4. “Your friends have had good experiences with carers”: Your parents may well have friends in a similar position, some of whom will have accepted care support: it’s a good idea to mention the benefits those friends have experienced.

  5. “You’ll have a friendly face to chat with on a regular basis”: For many elderly people, having a chat with a young carer can be a breath of fresh air that really cheers up their day.

Following up

You may need to have this conversation twice or more, as important decisions have to be made. Involve your parent in every step of the process to find care, including choosing their own carer, if possible. This way, they’ll feel they’re in control of the situation, and they’ll be more willing to consider different options.

Some people find that introducing the idea gradually is the most effective approach. So, perhaps, start by saying how helpful it would be to have somebody come in to help them to prepare lunch every day, and build up to conversations about personal care at a later stage.

A trial period can be a really effective way of testing out home care. This often happens when family carers go on holiday for a week or two, and temporary professional care (often referred to as respite care) is put in place.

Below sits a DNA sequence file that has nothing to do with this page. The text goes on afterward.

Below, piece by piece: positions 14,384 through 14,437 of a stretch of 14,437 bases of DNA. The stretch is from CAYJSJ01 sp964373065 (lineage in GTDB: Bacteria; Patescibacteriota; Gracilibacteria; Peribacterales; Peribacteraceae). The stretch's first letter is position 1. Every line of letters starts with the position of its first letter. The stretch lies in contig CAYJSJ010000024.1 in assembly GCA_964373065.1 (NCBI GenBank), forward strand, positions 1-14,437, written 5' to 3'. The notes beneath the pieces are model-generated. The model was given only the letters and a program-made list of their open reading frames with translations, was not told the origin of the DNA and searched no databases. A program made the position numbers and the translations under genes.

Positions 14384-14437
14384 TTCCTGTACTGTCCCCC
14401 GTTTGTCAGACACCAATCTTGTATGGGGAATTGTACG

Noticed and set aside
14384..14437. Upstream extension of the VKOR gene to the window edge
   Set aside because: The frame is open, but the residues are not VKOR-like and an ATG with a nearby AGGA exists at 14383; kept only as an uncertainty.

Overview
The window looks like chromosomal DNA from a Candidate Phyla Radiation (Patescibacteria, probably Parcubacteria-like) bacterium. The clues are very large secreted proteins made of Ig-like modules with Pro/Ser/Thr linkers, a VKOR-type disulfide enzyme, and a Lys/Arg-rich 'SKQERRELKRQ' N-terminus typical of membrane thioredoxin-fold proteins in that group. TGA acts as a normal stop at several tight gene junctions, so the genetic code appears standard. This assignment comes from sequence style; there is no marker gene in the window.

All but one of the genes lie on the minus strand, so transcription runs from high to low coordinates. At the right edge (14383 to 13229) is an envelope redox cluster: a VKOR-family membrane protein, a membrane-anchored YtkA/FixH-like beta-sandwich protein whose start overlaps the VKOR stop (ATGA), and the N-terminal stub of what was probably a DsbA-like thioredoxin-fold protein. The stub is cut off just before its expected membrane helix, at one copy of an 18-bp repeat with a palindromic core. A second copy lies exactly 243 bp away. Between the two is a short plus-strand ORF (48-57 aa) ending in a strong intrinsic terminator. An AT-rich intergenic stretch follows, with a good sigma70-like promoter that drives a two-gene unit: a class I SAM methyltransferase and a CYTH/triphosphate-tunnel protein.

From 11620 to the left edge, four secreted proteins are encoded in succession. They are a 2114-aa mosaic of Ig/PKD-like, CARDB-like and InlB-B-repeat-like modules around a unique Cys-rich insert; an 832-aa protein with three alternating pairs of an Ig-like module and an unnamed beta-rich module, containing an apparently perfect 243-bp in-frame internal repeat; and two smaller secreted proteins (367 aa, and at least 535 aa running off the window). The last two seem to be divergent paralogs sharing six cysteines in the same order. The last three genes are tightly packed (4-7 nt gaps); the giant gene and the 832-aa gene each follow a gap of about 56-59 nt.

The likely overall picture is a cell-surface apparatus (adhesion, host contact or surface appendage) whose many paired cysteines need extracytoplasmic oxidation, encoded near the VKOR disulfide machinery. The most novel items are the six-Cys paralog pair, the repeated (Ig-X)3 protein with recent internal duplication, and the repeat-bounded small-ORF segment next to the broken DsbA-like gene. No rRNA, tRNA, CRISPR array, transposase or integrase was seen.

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What to do if your elderly parents resist the idea of care

Talking to ageing parents about changes is not always straightforward, and sometimes they will refuse the idea of care support altogether. So, how can you get your elderly parents to accept help? If an elderly person refuses assisted living, a care home or at-home care support, ask them some questions about why. If you can understand their objections and anxieties, you may be able to provide reassurance or counter their arguments.

Explain to them that their condition is deteriorating, and that it is becoming dangerous for them to have no support. They may want to talk to their GP or practice nurse about their situation, and get their advice on whether they should be home alone, too. They may also want to get the opinions of other family members or friends; sometimes hearing the same thing from several people who all have your best interests at heart can be more convincing and reassuring.

Also, remember to give them some time to think. This is a very important decision, and your parents may take a little while longer to come to the same conclusion as you. After all, none of us like to admit that we are getting older.

Professional elderly care information and advice

If you need further support and information, check out our Elderly Care guide, which offers a comprehensive overview of all care options available, as well as legal and financial advice.

You can also call one of our care advisors on 020 8629 1030 for a free care consultation, or visit our website supercarers.com for more information.